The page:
SUPERBARRIO: INTRODUCTION
 

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This photo essay is about Superbarrio Gomez and his journey in the construction of a "politics of the possible" (1) , an alternative political imaginary constituted via popular culture and the construction of a national and transnational social movement. Superbarrio makes evident the collapse between politics and performance; he forces us to think beyond the performance of politics in order to understand the politics of performance. Superbarrio belongs to both the majoritarian class and to the wrestling ring of popular culture, which makes his politics possible. Superbarrio's practices of popular culture creates a political imaginary in which winning was possible in spite of corrupt referees. But Superbarrio makes evident how the wrestling ring teaches us about political culture as well as social mobilization. Superbarrio's wrestling ring is a place of possibilities where corrupt landlords and politicians are unmasked .As long as Superbarrio keeps his mask, we all win. Superbarrio's journey maps an alternative political imaginary that functioned at the local, national and transnational/hemispheric register. At the local level, Superbarrio, with the strength of Mexico City's Neighborhood Assembly [Asamblea de Barrios] created a social movement that understood that to win one's home, one had to win at the national level, the National Palace and la Casa de los Pinos [presidential house]. Superbarrio became the symbol to mobilize the political imaginary in which to vote, (against seven decades of perfect dictatorship) was the only option to own the Presidential house. In 1988, Superbarrio aligned forces with Cuauhtemoc Cardenas in the winning of the national vote and they won.

But against systemic corruption, to win was not enough and the social movement had to reach beyond the US/Mexican border. In order to do so, Superbarrio made his first US tour promoting the possibility of Mexicans, living on the US side of the border, to vote for Mexican president. After all, their income has contributed to the Mexican economy 13 thousand million dollars in economic gross. Superbarrio promoted a political imaginary in which voting-- a fundamental right of citizenship-- could be exercised across national borders. But this transnational campaign was the practice of a political vision that understood the rules of the game within the then nascent process of globalization and the privatization of the Nation-State. In 1994, NAFTA (North American Free-Trade Agreement) would become the national precedent. Knowing the dirty rules of what became a macro-economic political game, Superbarrio jumped out of the national arena to fight for the rights of workers transnationally; he ran for US president in 1996. Superbarrio's strategy was to contextualize the concept of national citizenship (exercised in the voting of national citizens such as Latinos/as and Latin Americans living in the US with dual citizenship) into that of free trade, not of goods but of people. In his campaign he proposed "free citizenship", a concept that assumes rights to decent housing and working conditions across nations for all, citizens and non-citizens, the workers of the hemisphere within and beyond the US territory. Superbarrio's free citizenship becomes a model of global citizenship in which fair housing and fair working conditions function within the realm of human rights transnationally. He also proposed the voting rights of these transnational workers, their vote would count for Mexican as well as US president. Superbarrio's US presidential campaign, and his premonitory "politics of the possible", produce an alternative political, social and cultural imaginary. By implication, to believe in Superbarrio is to believe in a collective struggle that functions regionally and operates as a social movement across borders. To believe in Superbarrio is to believe in us as transnational social agents. Beneath the mask, we are all Superbarrio.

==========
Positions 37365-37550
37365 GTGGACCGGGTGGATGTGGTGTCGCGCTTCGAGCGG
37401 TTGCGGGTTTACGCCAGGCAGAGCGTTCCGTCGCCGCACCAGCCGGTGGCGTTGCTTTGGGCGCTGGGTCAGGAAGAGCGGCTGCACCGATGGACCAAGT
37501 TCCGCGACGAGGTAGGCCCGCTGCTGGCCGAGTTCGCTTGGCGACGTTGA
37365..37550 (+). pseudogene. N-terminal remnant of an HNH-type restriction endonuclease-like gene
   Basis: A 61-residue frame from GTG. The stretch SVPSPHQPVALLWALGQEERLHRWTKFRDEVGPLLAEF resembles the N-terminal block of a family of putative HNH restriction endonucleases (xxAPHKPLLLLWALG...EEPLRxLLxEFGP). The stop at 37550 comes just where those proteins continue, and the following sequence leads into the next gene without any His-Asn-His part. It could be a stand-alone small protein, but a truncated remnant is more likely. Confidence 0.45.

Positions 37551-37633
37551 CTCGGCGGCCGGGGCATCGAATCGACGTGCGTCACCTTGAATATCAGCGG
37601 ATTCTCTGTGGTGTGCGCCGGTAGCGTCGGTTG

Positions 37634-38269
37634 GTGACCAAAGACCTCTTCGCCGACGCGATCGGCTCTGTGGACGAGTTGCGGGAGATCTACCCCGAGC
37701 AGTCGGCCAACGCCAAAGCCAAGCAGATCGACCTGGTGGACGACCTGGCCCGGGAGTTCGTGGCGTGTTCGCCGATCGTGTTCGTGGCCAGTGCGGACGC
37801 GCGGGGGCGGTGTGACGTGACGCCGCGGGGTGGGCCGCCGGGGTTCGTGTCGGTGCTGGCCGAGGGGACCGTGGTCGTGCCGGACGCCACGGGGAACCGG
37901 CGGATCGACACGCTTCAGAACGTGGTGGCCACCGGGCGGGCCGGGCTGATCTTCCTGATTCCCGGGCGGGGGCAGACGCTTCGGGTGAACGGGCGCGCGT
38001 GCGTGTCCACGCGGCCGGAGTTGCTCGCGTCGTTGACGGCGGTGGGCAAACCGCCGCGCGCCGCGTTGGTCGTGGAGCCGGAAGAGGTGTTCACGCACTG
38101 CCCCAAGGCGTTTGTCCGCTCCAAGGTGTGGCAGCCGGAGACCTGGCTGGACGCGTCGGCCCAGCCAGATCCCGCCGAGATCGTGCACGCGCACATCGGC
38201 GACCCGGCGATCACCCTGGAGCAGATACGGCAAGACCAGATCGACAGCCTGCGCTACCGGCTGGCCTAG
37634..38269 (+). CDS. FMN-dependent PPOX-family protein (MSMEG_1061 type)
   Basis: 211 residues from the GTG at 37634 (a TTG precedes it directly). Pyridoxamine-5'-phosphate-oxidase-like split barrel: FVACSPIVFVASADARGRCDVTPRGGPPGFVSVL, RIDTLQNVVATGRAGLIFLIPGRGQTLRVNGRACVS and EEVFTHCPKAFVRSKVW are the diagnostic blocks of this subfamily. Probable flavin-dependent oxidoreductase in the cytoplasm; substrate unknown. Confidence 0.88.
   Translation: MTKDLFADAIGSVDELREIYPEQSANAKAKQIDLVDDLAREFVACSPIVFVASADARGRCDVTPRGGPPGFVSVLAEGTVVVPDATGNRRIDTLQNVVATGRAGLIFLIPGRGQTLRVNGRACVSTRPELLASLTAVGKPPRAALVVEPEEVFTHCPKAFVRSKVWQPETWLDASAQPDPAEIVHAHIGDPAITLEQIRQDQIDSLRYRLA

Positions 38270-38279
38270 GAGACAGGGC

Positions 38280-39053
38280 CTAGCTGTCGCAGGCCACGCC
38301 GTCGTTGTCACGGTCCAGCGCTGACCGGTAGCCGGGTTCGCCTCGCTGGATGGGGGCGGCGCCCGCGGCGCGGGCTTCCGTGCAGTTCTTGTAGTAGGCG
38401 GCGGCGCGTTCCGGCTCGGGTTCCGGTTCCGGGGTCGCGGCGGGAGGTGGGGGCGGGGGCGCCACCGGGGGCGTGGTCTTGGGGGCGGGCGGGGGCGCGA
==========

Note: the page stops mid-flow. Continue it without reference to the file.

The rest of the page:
(1) I am borrowing this concept from Kumkum Sangari "The Politics of the Possible," Cultural Critique 7 (Fall 1987: 157-186).

 
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